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SEA Currents Blog

SEA Currents: research at sea


February 11, 2019

SEA Semester voyage with NASA scientist featured in New York Times

SEA Semester

SEA Semester in the NEWS
A Young Island on Earth May Reveal Clues to How Water Shaped Mars
By Niraj Chokshi
The New York Times

Four years ago, an underwater volcano erupted in the South Pacific, creating a new island. And NASA took notice.

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February 08, 2019

SEA Semester / NASA research trip to Tonga reported by BBC

SEA Semester

SEA Semester in the News
New Tonga island ‘now home to flowers and owls’
BBC News

Scientists have found signs of life on one of the world’s newest islands, just four years after it was spawned by a volcanic eruption.

Unofficially known as Hunga Tonga-Hunga Ha’apai, it lies in the kingdom of Tonga, and is already nurturing pink flowering plants, sooty tern birds, and even barn owls.

Tonga is made up of over 170 islands in the Pacific Ocean, east of Australia.

A team from the Sea Education Association and Nasa visited the small land mass in October, having previously kept watch through satellite imaging.

Read the full story.

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February 04, 2019

Hunga Tonga-Hunga Ha’apai - A Science Perspective

Rachel Scudder, Chief Scientist

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(The following blog post first appeared in October, 2018, and is being reposted due to public interest. See also two student blog posts from Oct. 8 and Oct. 9 about the SSV Robert C. Seaman’s visit to this new island.)

Greetings from the Robert C. Seamans in the middle of the South Pacific.

Over a number of days in the past week the students, faculty, and staff of SPICE 2018, Class S-282, have been extremely privileged to spend time on Hunga Tonga Hunga-Ha’apai (HTHH). The students have done an excellent job of summing up our time there so far, but what we have been doing here is as close to the original explorers of old as you get in the modern day, so here is everything we’ve done all in one place.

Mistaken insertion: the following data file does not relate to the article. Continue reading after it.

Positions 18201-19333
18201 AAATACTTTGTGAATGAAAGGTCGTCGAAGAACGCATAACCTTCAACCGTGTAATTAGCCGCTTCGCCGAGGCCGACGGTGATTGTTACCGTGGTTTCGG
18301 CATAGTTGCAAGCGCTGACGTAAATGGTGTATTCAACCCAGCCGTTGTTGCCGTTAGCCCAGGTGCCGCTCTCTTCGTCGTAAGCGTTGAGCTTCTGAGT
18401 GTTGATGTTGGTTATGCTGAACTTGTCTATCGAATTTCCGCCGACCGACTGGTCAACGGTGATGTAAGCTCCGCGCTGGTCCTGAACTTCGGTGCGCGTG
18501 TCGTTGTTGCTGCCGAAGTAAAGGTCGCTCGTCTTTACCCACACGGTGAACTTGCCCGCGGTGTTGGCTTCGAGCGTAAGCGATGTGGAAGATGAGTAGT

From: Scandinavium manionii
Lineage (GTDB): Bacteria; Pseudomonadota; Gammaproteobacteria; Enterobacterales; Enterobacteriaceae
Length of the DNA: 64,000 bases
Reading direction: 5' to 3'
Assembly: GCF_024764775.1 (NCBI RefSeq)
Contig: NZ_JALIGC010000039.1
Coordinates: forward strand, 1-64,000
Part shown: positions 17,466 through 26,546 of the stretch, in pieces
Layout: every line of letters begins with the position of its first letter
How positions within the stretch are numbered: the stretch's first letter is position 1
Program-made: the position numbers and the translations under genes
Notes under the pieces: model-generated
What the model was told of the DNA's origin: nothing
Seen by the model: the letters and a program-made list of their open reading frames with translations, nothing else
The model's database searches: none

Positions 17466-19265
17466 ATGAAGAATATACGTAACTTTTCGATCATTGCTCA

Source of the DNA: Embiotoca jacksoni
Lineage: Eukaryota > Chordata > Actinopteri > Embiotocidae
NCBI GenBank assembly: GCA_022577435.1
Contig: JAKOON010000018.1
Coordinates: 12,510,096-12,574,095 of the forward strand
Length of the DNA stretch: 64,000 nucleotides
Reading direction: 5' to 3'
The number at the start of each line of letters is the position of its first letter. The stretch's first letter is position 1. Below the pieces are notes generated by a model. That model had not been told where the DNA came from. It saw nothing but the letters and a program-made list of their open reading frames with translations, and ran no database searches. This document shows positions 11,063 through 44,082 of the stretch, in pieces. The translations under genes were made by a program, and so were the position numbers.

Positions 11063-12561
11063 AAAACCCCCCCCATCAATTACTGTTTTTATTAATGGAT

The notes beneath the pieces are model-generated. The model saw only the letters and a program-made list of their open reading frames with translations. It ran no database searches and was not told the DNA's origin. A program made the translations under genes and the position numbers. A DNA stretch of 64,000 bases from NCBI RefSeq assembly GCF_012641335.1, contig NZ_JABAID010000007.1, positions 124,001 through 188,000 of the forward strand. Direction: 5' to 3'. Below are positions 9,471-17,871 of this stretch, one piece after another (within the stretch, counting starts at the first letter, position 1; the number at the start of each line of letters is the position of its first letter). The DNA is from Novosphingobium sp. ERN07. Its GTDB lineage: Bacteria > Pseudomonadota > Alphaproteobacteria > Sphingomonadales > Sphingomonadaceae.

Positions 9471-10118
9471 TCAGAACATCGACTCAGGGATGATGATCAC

February 01, 2019

Dolphins and Sunsets

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Thursday began with students conducting a Science Super Station, including deploying a carousel in order to collect samples from throughout the water column, with the deepest from nearly a mile below the surface. As detailed in an afternoon class presentation by Angus from Middlebury, Dayana from Williams, and Charlotte from Wellesley, this information can be critical in understanding oceanographic processes, such as the way temperature and salinity change as the ocean becomes deeper and deeper, and in turn helps us trace the origin of such water.

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January 31, 2019

NASA Scientists join SEA Semester Students on Research Mission

SEA Semester

SEA Semester in the News
NASA Blogs
NASA Earth Expeditions
Land Ho! Visiting a Young Island
By Ellen Gray

Excitement was in the air when research scientist Dan Slayback of NASA’s Goddard Space Flight Center in Greenbelt, Maryland, approached a small trio of islands in the South Pacific island nation of Tonga. It was October 8th, and Dan had joined the scientists and students with the Sea Education Association’s SEA Semester South Pacific cruise to visit a three-year-old island he’d only seen from space.

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January 28, 2019

SEA & WHOI to Explore Ocean Twilight Zone

Doug Karlson, communications@sea.edu

SEA Semester

Scientists from Woods Hole Oceanographic Institution will join this spring’s SEA Semester: Marine Biodiversity and Conservation (MBC) program on a special collaboration to explore the ocean’s mesopelagic or twilight zone, further augmenting one of SEA’s most advanced scientific undergraduate programs.